Lesson analysis, reflection, and revision

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Lesson Plan for kindergarten

Overview

In this exercise, you will make revisions to your lesson plan and teaching based on peer feedback, self-reflection, and analysis. Recording your classroom (either an audio or a video recording) is helpful as part of the reflective process.

These activities are designed to help you targets areas where improvement is needed in professional practice.

Lesson plans should be constructed applying research-based practices to meet the needs of a diverse group of learners. When appropriate, technology should be incorporated but only for the betterment of instruction and to benefit the students.

By successfully completing this assessment, you will demonstrate your proficiency in the following course competency and assessment criteria:

· Competency 1: Evaluate instruction for professional development.

. Analyze the lesson plan with respect to the key elements that resulted in improved learning for K-12 students.

· Competency 2: Improve instruction and professional learning.

. Revise the lesson plan according to the feedback, analysis, and reflection.

· Competency 3: Demonstrate the dispositions expected of a professional educator and self-directed learner.

. Describe the impact that periodic analysis, self- reflection, and lesson plan revision can have on instructional practice.

Assignment Description

Submit the Lesson Analysis, Reflection, and Revision Form and your revised lesson plan to the assignment area. Refer to the Lesson Analysis, Reflection, and Revision Form for more details on completing this assignment.

Individual Option: View your videotape. Based on the videotape, your self-assessment, and the feedback from at least one colleague, you will revise the lesson that you taught for future re-teaching, part of the Plan-Analyze-Reflect process. You are not required to re-teach the revised lesson during this course but are encouraged to do so independently.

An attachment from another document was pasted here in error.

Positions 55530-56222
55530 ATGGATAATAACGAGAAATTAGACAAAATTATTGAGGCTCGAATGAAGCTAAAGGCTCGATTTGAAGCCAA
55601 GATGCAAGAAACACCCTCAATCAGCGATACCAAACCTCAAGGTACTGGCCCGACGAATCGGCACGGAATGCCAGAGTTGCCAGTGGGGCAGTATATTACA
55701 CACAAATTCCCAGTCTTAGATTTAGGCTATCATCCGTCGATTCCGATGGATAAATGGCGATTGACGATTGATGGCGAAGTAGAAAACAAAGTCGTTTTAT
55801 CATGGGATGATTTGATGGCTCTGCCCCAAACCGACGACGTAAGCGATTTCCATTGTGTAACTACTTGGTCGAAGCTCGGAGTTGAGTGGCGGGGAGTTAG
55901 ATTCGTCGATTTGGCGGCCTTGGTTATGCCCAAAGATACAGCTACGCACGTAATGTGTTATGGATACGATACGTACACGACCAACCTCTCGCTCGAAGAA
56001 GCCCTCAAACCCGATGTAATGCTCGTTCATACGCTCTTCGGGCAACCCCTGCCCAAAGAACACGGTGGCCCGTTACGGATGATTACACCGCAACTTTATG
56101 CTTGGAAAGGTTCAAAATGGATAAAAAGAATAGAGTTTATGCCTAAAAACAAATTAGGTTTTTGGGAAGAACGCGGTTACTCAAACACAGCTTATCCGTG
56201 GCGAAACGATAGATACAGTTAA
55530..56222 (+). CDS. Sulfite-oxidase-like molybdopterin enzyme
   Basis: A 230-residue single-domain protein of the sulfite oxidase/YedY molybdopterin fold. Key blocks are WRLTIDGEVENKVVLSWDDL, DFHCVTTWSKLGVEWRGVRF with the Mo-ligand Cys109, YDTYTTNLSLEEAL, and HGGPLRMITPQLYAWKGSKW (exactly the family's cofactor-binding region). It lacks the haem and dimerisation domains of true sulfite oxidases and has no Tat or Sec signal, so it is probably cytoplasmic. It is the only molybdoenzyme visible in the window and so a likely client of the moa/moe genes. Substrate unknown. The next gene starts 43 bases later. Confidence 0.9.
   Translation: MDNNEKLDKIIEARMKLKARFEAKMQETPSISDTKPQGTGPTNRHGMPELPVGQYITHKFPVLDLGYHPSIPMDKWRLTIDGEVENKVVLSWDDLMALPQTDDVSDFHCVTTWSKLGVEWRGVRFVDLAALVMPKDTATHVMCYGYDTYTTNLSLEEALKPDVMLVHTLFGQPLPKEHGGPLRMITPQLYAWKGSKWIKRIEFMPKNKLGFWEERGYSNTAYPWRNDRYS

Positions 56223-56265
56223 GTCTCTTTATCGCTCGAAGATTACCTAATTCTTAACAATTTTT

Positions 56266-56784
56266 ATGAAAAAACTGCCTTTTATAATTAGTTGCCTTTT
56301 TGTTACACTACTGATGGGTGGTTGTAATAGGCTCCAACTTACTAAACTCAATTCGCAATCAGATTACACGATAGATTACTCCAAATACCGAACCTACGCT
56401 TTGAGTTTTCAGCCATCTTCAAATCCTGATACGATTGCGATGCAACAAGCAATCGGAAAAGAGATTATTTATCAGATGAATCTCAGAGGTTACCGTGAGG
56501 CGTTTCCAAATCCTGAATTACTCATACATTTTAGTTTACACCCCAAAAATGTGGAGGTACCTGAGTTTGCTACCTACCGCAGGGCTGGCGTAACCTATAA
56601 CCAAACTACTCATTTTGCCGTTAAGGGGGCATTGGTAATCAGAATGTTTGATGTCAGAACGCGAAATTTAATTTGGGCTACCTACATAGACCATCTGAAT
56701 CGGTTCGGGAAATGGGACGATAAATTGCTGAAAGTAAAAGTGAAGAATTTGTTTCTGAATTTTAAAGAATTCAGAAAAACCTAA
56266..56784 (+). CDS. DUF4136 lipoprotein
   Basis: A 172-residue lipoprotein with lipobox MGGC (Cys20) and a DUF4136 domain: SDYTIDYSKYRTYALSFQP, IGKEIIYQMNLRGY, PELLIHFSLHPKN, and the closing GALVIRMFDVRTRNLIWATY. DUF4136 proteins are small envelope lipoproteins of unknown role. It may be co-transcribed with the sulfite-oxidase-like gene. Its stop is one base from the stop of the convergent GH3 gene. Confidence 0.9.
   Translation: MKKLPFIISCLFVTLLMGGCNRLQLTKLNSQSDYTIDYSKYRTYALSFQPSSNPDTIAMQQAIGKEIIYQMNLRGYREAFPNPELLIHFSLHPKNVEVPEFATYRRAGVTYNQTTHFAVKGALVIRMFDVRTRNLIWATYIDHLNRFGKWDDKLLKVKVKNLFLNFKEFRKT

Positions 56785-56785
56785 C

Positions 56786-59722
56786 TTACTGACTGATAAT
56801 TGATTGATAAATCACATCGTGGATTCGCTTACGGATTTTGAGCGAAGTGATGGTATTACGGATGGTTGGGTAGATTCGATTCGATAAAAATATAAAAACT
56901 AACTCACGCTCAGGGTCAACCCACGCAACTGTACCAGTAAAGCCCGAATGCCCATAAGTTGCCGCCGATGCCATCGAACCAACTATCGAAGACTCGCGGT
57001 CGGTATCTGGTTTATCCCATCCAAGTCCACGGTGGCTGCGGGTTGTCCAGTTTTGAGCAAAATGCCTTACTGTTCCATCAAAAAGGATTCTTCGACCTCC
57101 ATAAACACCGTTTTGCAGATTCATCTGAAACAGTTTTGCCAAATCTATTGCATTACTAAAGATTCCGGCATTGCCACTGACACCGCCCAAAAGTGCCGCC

Collaborative Team Option: Based on the self-assessment and the feedback from your colleagues, the team will collaboratively revise the lesson for future re-teaching. You are not required to re-teach the revised lesson during this course but are encouraged to do so independently. (The pilot lesson should be videotaped.)



Lesson Analysis, Reflection, and Revision Scoring Guide

Due Date: End of Unit 7
Percentage of Course Grade: 10%.

CRITERIA

NON-PERFORMANCE

BASIC

PROFICIENT

DISTINGUISHED

Analyze the lesson plan with respect to key elements that resulted in improved learning for K-12 students.
33%

Does not analyze the lesson plan with respect to the key elements that resulted in improved learning for K-12 students.

Describes the lesson plan but does not identify the key elements that resulted in improved influence on K-12 student learning.

Analyzes the lesson plan with respect to the key elements that resulted in improved learning for K-12 students.

Analyzes the lesson plan with respect to the key elements that resulted in improved learning for K-12 students. Supports analysis with examples from research-based practices.

Revise a lesson plan according to feedback, analysis, and reflection.
33%

Does not revise the lesson plan according to the feedback analysis and reflection.

Revises the lesson plan but does not make the connection to the feedback, analysis, or reflection.

Revises the lesson plan according to the feedback, analysis, and reflection.

Revises the lesson plan according to the feedback, analysis, and reflection and identifies a professional development activity that may be helpful for growth.

Describe the impact that periodic analysis, self-reflection, and lesson plan revision can have on instructional practice.
34%

Does not describe the impact that periodic analysis, self-reflection, and lesson plan revision can have on instructional practice.

Describes periodic analysis, self-reflection, and lesson plan revision activities, but does not make the connection with instructional practice.

Describes the impact that periodic analysis, self-reflection, and lesson plan revision can have on instructional practice.

Describes the impact that periodic analysis, self-reflection, and lesson plan revision can have on instructional practice. Includes personal examples of how to improve professional development practices.



Instructor:

Date:

Grade:

Subject:

Size of Class or Arrangement:

Directions: After you have taught the lesson you planned in Unit 4, analyze your lesson for evidence of student learning and instructional practices, using the questions provided. Then reflect on the learning you gained and its impact on future teaching, using the prompt provided (approximately 150–200 words). As a result of the analysis and reflection, make revisions to your original lesson plan.